The Mensch List: Hope for Paws founder’s dogged devotion

When Eldad Hagar, co-founder of the dog rescue Hope for Paws, arrived at the trash heap in Wilmington last November, a defeated-looking white husky huddled miserably amid the garbage, her red and raw body racked with mange, bacterial infections and parasites. The dog was too listless to run away or even to move as Hagar approached. But Hagar patiently sat with and fed the dog he would name Miley, until he was able to coax her into his Honda SUV more than an hour later. His heartrending YouTube video depicts the rescue, as well as Miley’s remarkable recovery and her friendship with another stray, Frankie, a black Chihuahua that Hagar saved by crawling deep inside a tunnel running under the I-5 freeway in Sylmar.

Miley and Frankie are just two of thousands of dogs that Hagar, along with his wife, Audrey, have rescued and found homes for since 2001: “I always save the most miserable, saddest, sickest dogs,” said Hagar, who prefers to handle the rescue missions solo. “They’re matted, starving, filthy, shot with BB guns. One pit bull mix had been shot, hit by a car and he was so hungry that he had eaten rocks to fill his stomach.”

Hagar has been rescuing animals since he was 5 in the northern Israeli town of Zichron Ya’akov, where neighbors knew to bring him stay dogs, kittens, birds and even hedgehogs that he would nurse back to health.

After marrying Audrey in 1999, the couple began volunteering with local animal groups and then fostered hundreds of dogs before Hagar began rescuing strays and capturing his missions on videotape for YouTube. The couple founded Hope for Paws in 2008, which survives on funds donated mostly from followers of their two Facebook pages.

One of Hagar’s some 200 YouTube videos shows him tying two ladders together with a leash to save a German shepherd trapped 20 feet below him in the Los Angeles River in Compton; another depicts him saving Frankie from the tunnel where she had almost drowned. But it was the video of Fiona, a terrified, blind poodle mix who underwent surgery to repair one of her eyes, that went viral last year and put Hope for Paws on the global map.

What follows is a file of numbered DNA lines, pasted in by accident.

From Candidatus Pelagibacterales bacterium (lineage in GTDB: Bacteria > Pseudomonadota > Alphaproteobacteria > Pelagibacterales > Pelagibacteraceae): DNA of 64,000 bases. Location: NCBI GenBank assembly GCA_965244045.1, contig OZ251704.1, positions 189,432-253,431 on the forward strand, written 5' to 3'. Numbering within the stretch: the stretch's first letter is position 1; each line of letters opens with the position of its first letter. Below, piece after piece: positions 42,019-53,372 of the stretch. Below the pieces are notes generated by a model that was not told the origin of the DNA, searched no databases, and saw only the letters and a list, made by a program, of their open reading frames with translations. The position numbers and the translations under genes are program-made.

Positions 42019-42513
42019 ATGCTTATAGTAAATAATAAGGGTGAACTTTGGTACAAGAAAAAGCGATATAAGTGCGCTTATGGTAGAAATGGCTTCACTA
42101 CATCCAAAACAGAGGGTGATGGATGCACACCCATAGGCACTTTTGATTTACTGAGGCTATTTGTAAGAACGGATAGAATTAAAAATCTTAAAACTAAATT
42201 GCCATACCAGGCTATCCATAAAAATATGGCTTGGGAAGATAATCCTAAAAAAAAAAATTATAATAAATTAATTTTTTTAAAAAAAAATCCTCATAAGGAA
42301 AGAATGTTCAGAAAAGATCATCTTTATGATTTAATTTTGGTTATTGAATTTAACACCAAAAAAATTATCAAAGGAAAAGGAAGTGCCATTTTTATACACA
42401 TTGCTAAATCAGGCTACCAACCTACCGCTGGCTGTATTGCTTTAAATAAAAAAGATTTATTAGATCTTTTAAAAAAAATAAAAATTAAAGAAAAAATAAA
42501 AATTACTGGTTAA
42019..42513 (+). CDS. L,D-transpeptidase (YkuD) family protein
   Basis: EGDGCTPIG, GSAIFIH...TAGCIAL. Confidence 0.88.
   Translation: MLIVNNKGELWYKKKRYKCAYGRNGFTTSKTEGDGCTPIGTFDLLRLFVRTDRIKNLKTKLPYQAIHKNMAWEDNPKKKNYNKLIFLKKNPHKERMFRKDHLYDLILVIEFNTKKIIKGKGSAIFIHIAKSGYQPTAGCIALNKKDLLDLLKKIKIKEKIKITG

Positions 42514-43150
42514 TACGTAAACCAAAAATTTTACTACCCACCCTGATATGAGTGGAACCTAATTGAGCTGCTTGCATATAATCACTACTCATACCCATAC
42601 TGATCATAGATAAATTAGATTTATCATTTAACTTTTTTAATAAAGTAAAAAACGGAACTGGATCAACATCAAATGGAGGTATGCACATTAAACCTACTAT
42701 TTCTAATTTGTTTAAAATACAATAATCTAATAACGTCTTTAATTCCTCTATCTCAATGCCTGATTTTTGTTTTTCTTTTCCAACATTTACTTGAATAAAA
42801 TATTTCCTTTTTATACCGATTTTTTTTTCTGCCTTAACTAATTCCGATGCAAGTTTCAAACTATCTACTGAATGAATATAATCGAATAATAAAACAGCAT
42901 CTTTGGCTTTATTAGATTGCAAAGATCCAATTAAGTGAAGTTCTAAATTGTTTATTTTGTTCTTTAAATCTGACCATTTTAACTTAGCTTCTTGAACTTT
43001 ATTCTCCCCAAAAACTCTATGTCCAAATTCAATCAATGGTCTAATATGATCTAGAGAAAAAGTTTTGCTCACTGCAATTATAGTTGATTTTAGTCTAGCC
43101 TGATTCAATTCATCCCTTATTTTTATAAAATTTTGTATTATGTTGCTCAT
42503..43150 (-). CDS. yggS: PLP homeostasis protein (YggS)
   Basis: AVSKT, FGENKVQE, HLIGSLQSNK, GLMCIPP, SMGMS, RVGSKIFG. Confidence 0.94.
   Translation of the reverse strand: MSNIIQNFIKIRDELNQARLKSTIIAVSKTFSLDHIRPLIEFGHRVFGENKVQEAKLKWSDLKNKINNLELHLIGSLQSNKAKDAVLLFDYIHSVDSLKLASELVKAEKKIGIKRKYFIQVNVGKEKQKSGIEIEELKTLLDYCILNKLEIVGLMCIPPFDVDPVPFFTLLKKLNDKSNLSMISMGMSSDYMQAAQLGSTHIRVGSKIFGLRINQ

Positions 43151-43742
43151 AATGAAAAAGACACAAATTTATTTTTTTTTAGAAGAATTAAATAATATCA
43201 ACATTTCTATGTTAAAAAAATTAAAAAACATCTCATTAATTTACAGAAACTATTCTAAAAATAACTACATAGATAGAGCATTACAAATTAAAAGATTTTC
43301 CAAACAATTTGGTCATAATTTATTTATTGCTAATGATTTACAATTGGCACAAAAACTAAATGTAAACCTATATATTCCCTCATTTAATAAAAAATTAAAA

The organization now has 500,000 followers on Facebook, and Hagar has begun a new mission to spay and neuter strays with a mobile unit that treated 1,000 dogs last month. He now works 15 hours a day rescuing up to 20 dogs per week, driving to veterinary appointments and working to find the animals new homes, among other endeavors. “In my car I carry traps, ropes, fencing, flashlights — I’m ready for everything,” he said.

Hagar has rescued other animals as well: Last year, he chanced upon a donkey on the side of the road in the Negev Desert, its front legs tied together with rope that had cut to the bone; he waited for two hours in the searing heat until his friend from Israel’s Pegasus sanctuary arrived to pick up the animal.

“There are 30,000 dogs on the streets of Los Angeles each night,” he said of his work here. “There are so many living in horrible conditions, and they can’t help themselves. Miley, for example, would not have gotten better over time; she would have deteriorated and died a painful, miserable death.”

For information about Hagar’s work, visit

Israel cited in Caterpillar’s delisting from influential investment index

The sale of Caterpillar tractors to Israel was a factor, but not the determining one, in the delisting of the company from an influential index that prioritizes good governance and human rights.The move, however, is poised to further complicate the difficult ongoing conversation about Israel taking place between American Jewish gruops and the Presbyterian Church (USA).

A senior official at MSCI-ESG, a subdivision of MSCI, Morgan Stanley’s investment advice arm, said Caterpillar already had a low rating before its delisting earlier this year, in part because of its association with the Israeli army’s use of the tractors in the West Bank and past use in the Gaza Strip. The role of Israel’s use of the tractors in the decision also suggests that a sustained campaign by pro-Palestinian groups has had some effect, although officials at MSGI-ESG and one of its clients, the TIAA-CREF pension fund, deny succumbing to direct pressure.

TIAA-CREF’s divestiture amounted to $72 million in funds, dwarfing previous divestitures by liberal religious groups such as Friends Fiduciary, a Quaker group that divested $900,000.

The news of the delisting comes ahead of the biennial general assembly of the Presbyterian Church (USA), where divestment from Caterpillar and other companies selling products used by the Israeli army, will be considered.